Agriculture trading at CME Group Inc. hit a record in 2011 amid soaring prices for corn, cattle, hogs and milk, though business slumped late in the year as a commodity rally deflated and big broker MF Global Ltd. collapsed.
An average of 1.09 million agricultural commodity futures and options contracts changed hands each day at last year at CME, up 19 percent from 913,000 during 2010, the Chicago-based exchange operator said in a Jan. 4 statement. That’s the highest agricultural volume for any year since futures trading began in Chicago over 160 years ago.
Still, CME’s brisk growth over recent years slowed in the final months of 2011, partly because Europe’s debt crisis prompted speculators to slash bullish bets on grains, oil and other commodities. Additionally, ag volume fell following the Halloween bankruptcy filing by MF Global, once one of the top trading firms at CME.
“MF Global is the big factor in reduced volume,” said Scott Davis, president of Bullpen Trading, LLC, a Rochester, Minn., commodity advisor.
During the fourth quarter, CME agricultural trading averaged about 1 million contracts a day, down 6.5 percent from the same period a year earlier. That was the first year-over-year decline in quarterly agricultural volume since the third quarter of 2009.
CME’s overall trading, including futures based on interest rates and the Standard & Poor’s 500 index, fell 2.5 percent during the fourth quarter, to an average of 11.7 million contracts a day. Trading for the full year averaged 13.4 million contracts a day, up 9.8 percent from 2010 and a record.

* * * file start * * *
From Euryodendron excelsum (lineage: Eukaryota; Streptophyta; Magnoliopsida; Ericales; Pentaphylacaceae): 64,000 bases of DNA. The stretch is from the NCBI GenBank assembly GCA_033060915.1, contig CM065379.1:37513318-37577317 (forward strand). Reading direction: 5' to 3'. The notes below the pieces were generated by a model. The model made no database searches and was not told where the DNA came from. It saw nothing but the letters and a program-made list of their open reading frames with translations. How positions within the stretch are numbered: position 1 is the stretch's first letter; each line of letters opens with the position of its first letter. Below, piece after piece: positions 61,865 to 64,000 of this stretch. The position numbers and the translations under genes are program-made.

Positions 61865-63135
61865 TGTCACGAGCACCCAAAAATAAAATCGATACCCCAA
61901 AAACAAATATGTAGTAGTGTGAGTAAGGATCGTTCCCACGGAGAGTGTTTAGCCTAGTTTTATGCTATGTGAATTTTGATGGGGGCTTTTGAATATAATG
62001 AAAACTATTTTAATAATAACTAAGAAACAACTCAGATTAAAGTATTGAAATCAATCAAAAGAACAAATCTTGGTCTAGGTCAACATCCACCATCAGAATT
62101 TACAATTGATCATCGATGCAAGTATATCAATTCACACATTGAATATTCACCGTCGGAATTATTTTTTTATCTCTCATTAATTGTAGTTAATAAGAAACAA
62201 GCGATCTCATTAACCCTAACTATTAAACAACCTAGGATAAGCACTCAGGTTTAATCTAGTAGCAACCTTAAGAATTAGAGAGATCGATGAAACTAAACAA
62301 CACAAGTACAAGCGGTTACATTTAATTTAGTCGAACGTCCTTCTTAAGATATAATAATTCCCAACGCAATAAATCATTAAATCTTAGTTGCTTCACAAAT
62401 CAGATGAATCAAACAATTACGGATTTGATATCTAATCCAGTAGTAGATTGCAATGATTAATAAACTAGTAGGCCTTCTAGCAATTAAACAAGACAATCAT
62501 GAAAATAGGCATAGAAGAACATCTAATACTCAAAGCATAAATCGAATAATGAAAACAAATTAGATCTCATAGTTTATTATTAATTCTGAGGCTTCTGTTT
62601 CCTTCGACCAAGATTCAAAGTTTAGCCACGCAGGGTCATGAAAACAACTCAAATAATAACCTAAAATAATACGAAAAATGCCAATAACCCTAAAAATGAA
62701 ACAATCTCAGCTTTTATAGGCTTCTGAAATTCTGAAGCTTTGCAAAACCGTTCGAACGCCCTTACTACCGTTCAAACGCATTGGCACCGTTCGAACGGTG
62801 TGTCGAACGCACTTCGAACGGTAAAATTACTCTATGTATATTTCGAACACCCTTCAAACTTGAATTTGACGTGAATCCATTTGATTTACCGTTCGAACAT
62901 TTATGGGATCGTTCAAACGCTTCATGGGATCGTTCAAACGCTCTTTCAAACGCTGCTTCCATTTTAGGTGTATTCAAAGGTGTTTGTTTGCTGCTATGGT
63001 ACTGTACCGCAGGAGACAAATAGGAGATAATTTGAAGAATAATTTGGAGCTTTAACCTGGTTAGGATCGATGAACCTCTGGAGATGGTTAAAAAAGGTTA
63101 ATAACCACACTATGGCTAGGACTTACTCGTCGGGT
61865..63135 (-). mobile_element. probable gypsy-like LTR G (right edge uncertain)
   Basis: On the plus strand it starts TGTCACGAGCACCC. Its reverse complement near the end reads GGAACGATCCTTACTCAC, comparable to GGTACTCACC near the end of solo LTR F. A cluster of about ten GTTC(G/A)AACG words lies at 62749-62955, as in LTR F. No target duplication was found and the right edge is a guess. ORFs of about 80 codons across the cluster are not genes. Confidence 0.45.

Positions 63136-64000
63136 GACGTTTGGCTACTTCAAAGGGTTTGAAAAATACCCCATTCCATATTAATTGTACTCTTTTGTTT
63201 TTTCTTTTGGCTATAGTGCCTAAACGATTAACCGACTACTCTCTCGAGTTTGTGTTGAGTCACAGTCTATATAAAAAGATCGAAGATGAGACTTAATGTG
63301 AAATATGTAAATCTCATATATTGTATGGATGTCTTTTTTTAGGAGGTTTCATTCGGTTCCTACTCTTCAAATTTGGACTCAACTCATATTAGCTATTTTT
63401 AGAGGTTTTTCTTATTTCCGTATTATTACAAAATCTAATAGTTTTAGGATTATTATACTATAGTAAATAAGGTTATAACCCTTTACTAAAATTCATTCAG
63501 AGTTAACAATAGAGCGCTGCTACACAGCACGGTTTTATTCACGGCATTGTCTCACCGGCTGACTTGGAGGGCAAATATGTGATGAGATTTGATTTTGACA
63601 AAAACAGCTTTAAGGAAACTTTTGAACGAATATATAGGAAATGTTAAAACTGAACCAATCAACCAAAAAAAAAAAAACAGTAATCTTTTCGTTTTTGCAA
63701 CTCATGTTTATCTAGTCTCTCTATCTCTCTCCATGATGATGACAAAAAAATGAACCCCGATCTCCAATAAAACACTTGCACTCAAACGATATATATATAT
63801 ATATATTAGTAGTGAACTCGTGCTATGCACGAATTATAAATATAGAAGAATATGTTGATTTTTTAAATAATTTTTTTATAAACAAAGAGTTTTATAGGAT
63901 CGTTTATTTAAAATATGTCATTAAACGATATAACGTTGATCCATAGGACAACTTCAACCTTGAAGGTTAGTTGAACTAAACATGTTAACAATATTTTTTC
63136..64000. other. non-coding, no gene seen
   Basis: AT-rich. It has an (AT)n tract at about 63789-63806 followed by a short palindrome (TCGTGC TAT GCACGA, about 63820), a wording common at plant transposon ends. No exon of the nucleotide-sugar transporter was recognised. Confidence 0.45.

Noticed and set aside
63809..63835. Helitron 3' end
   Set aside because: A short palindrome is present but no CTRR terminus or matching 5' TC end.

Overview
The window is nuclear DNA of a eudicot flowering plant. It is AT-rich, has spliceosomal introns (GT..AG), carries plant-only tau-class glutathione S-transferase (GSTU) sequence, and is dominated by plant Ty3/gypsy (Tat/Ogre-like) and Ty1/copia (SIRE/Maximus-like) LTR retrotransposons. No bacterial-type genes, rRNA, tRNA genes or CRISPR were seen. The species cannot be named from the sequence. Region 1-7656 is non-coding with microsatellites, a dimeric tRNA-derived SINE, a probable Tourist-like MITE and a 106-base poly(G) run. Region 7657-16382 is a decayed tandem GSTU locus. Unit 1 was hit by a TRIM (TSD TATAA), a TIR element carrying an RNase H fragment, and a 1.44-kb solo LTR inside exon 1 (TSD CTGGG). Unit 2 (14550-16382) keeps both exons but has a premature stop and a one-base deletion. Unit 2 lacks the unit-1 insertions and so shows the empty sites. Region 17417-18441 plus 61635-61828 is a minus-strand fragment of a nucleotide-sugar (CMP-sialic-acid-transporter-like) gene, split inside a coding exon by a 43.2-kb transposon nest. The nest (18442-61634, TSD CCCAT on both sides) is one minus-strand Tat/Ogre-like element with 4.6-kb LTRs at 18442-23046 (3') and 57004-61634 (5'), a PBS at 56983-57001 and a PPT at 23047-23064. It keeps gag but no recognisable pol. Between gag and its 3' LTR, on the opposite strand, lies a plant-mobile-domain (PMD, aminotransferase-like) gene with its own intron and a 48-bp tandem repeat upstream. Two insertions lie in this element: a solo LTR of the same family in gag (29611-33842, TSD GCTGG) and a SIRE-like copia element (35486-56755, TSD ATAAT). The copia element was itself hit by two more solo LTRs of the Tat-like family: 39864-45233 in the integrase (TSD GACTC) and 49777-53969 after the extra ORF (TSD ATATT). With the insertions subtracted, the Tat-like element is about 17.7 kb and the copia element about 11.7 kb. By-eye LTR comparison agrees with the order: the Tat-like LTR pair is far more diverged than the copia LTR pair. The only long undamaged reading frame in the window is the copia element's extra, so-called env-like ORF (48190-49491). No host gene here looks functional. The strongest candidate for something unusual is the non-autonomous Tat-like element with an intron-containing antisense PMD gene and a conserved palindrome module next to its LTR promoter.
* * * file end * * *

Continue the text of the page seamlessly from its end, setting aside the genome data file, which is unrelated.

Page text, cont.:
The increase in agricultural trading last year reflected heightened market concerns over crop shortfalls and tight global grain supplies, as well as rising export demand for U.S. beef, pork and dairy products amid shrinking or static livestock herds.
Among specific markets, trading in CME corn futures averaged 313,511 contracts a day in 2011, up almost 14 percent from 2010. CME corn is the most actively-traded U.S. agricultural futures contract. Soybean futures trading averaged 179,142 contracts a day, up 23 percent.
Live cattle futures trading surged 20 percent, to an average of 53,701 contracts a day, and lean hog futures trading jumped 24 percent, to an average of 39,563 contracts a day. Class III milk futures, the most actively-traded CME dairy market, averaged 1,463 contracts a day, up 33 percent.
CME, which bought the Chicago Board of Trade for $12 billion in 2007, generates revenue mostly through transaction and clearing fees charged to brokers, banks and other customers. During the three months ending November, the cost to buy and sell an agricultural contract averaged $1.24.
Agriculture accounts for about 8 percent of CME’s total trading.